I was determined to experience as much of Vietnam as possible during my 1 month of travel through the country. My journey started in Ho Chi Minh City in southern Vietnam, and over the course of my 4 weeks there, I slowly worked my way north to Hanoi via buses and trains.
Covering a total of 7 destinations, this was definitely one of my busiest months of travel in Southeast Asia, however, I also feel that this pace allowed me to thoroughly experience Vietnam as a whole.
For anyone planning a similar trip across the length of the country, here’s a look at how I structured my month of travel in Vietnam:
Ho Chi Minh City / Saigon
– 3 days –
Saigon is a city for foodies! When I wasn’t sightseeing, I was eating my way around town and one of the food highlights turned out to be pho. I had tried pho before and I always thought it was such a bland dish without very much flavour, but as it turns out, I just needed to eat it in Vietnam to enjoy the dish in all its glory. The combination of cilantro, chilli peppers, lime, Asian basil and bean sprouts was amazing!
In terms of sightseeing, since my time was limited, I decided to sign up for a 1 day tour of the city and I then spent the rest of the time wandering around on my own. (There are plenty of tour agencies across the city, so you won’t be short of options!)
My tour took me to the Vietnam War Remnants Museum for a sobering look at the lasting effects of the Vietnam War; the Reunification Palace, where the North Vietnamese crashed through the gates officially putting an end to the war; the Thien Hau Pagoda, which is a temple dedicated to the Goddess of the Sea; the Saigon Notre-Dame Basilica, which is a cathedral that was established by the French colonists; and lastly the Saigon Central Post Office, which was based on a design by Gustave Eiffel!
– 3 days –
The Mekong Delta is a region in southwestern Vietnam where the Mekong River empties out into the ocean. The delta is made up of a vast network of streams and rivers, and the wildlife found in the region is truly astonishing. While I may have ended up on the nightmare tour of the Mekong Delta, this region of Vietnam is full of lush vegetation and natural beauty. In short, it is not to be missed!
My one tip is that you do your research when it comes to the company you’re going to be booking your tour with. I took a tour that looked great on paper – we were going to be visiting a lot of places – however, what we weren’t told is that most of our time would be spent sitting on a bus and that our stops would be extremely short.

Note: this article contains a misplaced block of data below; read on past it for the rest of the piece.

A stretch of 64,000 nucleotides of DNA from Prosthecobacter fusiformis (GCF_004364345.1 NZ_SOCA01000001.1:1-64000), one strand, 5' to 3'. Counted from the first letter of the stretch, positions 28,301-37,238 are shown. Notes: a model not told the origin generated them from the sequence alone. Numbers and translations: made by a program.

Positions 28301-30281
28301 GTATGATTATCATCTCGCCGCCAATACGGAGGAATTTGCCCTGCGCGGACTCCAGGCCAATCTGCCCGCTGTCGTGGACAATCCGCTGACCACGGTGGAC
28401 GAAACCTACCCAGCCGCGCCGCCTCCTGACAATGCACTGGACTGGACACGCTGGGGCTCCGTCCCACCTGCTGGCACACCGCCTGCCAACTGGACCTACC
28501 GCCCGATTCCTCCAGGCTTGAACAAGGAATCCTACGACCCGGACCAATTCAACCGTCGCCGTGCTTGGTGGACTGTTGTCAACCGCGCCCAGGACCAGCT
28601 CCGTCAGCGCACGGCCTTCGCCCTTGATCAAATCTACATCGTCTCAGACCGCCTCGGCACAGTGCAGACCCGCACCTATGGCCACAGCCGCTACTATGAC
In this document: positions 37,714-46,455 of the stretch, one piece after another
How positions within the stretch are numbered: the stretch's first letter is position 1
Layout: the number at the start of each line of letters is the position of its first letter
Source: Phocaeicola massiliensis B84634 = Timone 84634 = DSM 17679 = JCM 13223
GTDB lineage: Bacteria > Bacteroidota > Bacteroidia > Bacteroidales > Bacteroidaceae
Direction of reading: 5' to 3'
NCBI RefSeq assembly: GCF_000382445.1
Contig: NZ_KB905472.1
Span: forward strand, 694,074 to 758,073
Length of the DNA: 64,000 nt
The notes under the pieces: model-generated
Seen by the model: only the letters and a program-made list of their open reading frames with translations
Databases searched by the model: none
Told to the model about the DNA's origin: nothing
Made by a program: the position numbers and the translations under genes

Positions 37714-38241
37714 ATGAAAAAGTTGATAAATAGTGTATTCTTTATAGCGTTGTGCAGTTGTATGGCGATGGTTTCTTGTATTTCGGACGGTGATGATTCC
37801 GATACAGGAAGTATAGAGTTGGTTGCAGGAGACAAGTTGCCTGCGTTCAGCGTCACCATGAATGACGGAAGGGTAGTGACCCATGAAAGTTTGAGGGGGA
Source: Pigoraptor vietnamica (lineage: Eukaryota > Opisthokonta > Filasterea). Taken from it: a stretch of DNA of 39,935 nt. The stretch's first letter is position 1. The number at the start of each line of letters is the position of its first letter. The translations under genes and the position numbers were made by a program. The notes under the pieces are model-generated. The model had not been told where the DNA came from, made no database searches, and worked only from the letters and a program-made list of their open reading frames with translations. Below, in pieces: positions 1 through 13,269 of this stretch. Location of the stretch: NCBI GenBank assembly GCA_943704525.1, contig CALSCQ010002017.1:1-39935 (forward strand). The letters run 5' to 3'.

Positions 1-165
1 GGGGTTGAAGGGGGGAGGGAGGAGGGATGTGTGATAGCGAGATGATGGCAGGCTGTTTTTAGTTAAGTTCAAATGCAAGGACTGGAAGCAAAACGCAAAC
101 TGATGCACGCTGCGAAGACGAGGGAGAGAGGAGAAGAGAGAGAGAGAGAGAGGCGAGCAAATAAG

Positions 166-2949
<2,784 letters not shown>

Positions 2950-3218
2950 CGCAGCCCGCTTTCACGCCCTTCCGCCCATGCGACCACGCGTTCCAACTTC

“Uhh, you’re giving me 30 minutes to climb 400 steps, visit a temple, and come running back down those 400 steps?” This could be a problem…
– 4 days –
I wanted to squeeze in some beach time while I was in Vietnam, so a little stop in Nha Trang offered a nice seaside break. While this destination may pale in comparison to some of the lesser known islands in Southern Thailand, I thought it was a good enough spot – the waters were warm, the sand was clean, and because the beach is so spread out, sometimes I had the whole place to myself.
I will say that the town of Nha Trang doesn’t offer much in terms of culture. There are a few side trips you can take – there’s the local fishing village, the Long Son Pagoda which is home to a massive reclining Buddha, and the Po Nagar Cham Towers which were built by the Cham civilization – however, this is predominantly a beach town.
– 9 days –
I rave about Hoi An anytime people mention travel in Vietnam. This was one of those standout destinations that I’m still thinking about a year later.
Most of the historic sites in Hoi An work on a coupon system – you pay $6 and this grants you admission to a number of temples, assembly halls, and workshops. While the Old Town of Hoi An is quite small, I managed to see something new every day I was there.
If you want to get crafty and take a unique souvenir home with you, there are classes where you can learn to make lanterns and conical hats. Not only do you pick up a rather unusual skill, but it also makes your souvenir all the more special.
There were also plenty of places to visit outside of the city, like the Tra Que Herb Village, Cua Dai Beach, and An Bang Beach.